How Boat Steering Works
As the owner of your vessel, it is a good idea to learn what kind of steering system your boat uses. If possible, try to understand how the system works, as well as the location of all system components. Knowing your steering system operation allows you to make simple repairs if the steering goes bad while you are out to sea.
Although the operation of a boat steering system can be complex, it only requires a dozen or so parts. Each part is essential in giving you full control of the boat without the need to apply too much pressure to the wheel. The better the design, the easier your vessel is to steer.
Parts of a Steering System
A ship’s wheel is used to steer the vessel and control its course. The wheel forms part of the helm (see below). It is connected to a mechanical or hydraulic steering system that alters the direction of the rudder. In some modern boats, the wheel is replaced with a simple toggle that remotely controls a drive for the rudder.
The helm is the mechanism behind the instrument panel that converts the wheel’s rotary motion into a push-pull motion on the cable. The steering wheel attaches to the helm. When you turn the wheel, the cable turns around the rotary steering helm.
When you turn the steering wheel, the push-pull cable moves the rudder. Single-cable steering is designed for boats with a motor of 130 hp or less. More powerful engines use a dual-cable steering system. With one cable under tension and the other in compression, steering slop is minimized.
Cable connection kits contain hardware that connects your steering system to the boat’s engine. The cable exits from the helm and makes a bend to connect with the engine, driver or rudder. In some systems, the cable is connected through the engine tilt tube.
The reduction gear transforms a rotational movement into a push-pull movement. The reduction gearbox is positioned close to the rudder stock. Via a drag link with joints, the push-pull movement is transmitted to the rudder shaft.
A planetary gear design has three satellite gears that rotate on their axis and, at the same time, rotate around the central helm axis. This allows for equal distribution of engine torque over three points of the central gear, dividing and balancing the system loads.
How All These Parts Work Together
When a helmsman turns the ship’s wheel, the vessel smoothly begins its turn port or starboard side. While the operation looks simple enough, between the wheel and rudder is a complex operation that requires a precise response to the wheel’s position.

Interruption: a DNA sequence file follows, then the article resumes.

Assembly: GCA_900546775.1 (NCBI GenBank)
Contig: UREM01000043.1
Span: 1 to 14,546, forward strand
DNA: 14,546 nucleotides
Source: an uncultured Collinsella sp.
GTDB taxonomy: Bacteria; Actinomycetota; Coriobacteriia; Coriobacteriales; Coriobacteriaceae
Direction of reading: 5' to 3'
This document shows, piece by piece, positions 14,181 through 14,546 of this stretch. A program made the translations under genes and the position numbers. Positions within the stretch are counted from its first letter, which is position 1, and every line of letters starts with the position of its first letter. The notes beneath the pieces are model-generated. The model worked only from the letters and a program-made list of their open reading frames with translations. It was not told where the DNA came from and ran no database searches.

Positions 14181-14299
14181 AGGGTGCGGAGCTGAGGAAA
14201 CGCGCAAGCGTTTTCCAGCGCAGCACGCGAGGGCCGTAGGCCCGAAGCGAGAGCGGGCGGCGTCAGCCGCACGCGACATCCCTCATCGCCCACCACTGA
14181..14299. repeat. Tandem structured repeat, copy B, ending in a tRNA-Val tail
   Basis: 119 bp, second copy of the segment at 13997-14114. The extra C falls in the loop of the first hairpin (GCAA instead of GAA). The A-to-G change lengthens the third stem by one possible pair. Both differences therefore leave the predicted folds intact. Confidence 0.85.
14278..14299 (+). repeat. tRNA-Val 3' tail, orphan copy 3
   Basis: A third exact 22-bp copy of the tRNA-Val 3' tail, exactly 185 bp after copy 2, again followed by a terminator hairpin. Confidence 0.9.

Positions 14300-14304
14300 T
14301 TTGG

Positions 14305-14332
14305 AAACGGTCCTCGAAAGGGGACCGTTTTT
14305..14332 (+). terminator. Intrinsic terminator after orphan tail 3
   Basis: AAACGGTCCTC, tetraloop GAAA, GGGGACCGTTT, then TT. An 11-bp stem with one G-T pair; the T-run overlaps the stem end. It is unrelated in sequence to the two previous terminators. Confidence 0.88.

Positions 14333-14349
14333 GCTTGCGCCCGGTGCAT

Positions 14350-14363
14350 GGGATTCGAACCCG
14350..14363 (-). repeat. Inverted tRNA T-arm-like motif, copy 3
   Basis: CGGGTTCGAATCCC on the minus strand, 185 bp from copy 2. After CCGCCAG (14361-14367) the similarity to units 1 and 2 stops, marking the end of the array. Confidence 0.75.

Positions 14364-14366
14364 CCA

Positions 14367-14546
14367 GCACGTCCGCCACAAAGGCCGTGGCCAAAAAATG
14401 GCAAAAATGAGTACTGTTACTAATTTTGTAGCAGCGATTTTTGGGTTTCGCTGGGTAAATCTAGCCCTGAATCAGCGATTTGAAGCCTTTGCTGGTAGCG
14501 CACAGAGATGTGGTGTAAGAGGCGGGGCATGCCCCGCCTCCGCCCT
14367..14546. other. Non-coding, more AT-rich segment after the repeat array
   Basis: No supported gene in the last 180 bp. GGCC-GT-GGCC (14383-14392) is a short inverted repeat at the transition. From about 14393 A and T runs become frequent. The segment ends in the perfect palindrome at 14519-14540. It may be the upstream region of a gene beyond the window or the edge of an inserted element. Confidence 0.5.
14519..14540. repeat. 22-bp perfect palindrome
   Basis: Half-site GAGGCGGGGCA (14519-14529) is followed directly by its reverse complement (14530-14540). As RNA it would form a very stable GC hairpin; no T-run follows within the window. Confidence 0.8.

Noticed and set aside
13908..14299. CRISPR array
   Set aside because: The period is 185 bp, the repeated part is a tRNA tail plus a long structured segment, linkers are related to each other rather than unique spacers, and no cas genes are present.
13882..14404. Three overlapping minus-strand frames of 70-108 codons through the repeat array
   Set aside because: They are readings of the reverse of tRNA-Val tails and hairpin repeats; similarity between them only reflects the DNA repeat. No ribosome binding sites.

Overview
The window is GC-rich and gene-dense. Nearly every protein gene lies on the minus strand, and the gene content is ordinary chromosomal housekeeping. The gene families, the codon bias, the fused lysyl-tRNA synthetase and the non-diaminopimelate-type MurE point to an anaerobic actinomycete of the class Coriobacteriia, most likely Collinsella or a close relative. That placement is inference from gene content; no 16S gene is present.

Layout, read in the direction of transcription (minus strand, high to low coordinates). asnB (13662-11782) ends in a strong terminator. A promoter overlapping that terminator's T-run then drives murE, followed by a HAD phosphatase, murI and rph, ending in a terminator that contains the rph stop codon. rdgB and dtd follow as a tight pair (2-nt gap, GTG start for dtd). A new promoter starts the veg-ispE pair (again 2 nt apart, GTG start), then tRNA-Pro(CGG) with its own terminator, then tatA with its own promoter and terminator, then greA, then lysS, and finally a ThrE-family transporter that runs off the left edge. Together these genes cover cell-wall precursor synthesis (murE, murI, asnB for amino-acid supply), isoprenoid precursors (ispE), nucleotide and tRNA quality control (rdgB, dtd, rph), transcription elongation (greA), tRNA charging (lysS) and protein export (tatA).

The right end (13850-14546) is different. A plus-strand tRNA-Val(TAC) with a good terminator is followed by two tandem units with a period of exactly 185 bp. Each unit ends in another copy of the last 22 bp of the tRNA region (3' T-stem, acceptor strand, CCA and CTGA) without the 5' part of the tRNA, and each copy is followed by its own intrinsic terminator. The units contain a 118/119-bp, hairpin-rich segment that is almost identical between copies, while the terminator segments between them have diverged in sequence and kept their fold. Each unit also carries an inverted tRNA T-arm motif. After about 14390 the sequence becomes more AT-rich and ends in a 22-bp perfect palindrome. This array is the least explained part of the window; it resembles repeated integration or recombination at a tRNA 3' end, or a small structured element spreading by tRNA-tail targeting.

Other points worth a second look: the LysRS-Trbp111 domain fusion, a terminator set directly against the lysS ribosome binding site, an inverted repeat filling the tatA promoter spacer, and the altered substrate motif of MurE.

A ship’s wheel is part of the helm that connects the wheel to a steering system, allowing you to turn the boat. Boats with outboard motors contain a wheel that rotates the drive unit. Inboard motors utilize a pod with an attached propeller. The helm converts a wheel’s rotary motion into a push-pull motion on the cable moving the rudder right, left or amidship. Most helms have a rotary design that utilizes gears to turn the rudder.
The steering system gears are designed to reduce friction in the push-pull action. They optimize steering by getting the most rudder action with the least movement from the steering wheel and other parts.
Steering System Maintenance Tips
Since every part of a boat steering system is a moving part, the system requires ongoing boat maintenance and care. While most of the maintenance is preventative, you will also need to replace worn out parts from time to time. A maintenance checklist may include
- Mechanical inspection
- Tension tests
- Adequate lubrication
- Wear/stiffness in the rudder bearings
- Free movement from the wheel to the rudder
- Wheel tightness on the shaft
- Clean steering cables
- Signs of corrosion
- Proper cable attachment
Start the inspection at the rudder with the boat out of the water. Look for wear or stiffness in the rudder bearings. Try to move the rudder laterally as well as fore and aft. If you see more than a half-inch of movement, you may have a wear problem. Pivot the rudder, which should move smoothly without a lot of resistance. Expect a little resistance from the ship’s wheel. Otherwise, the system should move freely.
Next, check the quadrant, which should be firmly attached to the stock. The easiest way to check is to have someone turn the wheel while watching the quadrant. If you see any movement between the stock and the quadrant, you have a problem. It is critical that you fix this problem, as it will get worse with time.
Next, check the ship’s wheel. Spin the wheel around to check the tightness on the shaft. If the wheel wiggles while being turned, there may be a loose nut or worn shaft key. Is the shaft firmly in the pedestal? The bearings in the pedestal can wear over time. If the pedestal looks good, lubricate it by adding a little lightweight oil on the chain as you move the wheel from lock to lock. You should see little holes on the top of the front and rear bearing braces, which should be packed with a little Teflon grease to keep the bearings running smoothly.
Next, inspect the steering cables, which you can clean, lubricate and tighten at the same time. Put some oil on a rag and wipe down each cable, moving the rudder a little to get to the cable on the sheaves. If you see any broken strands, the cables need to be replaced.
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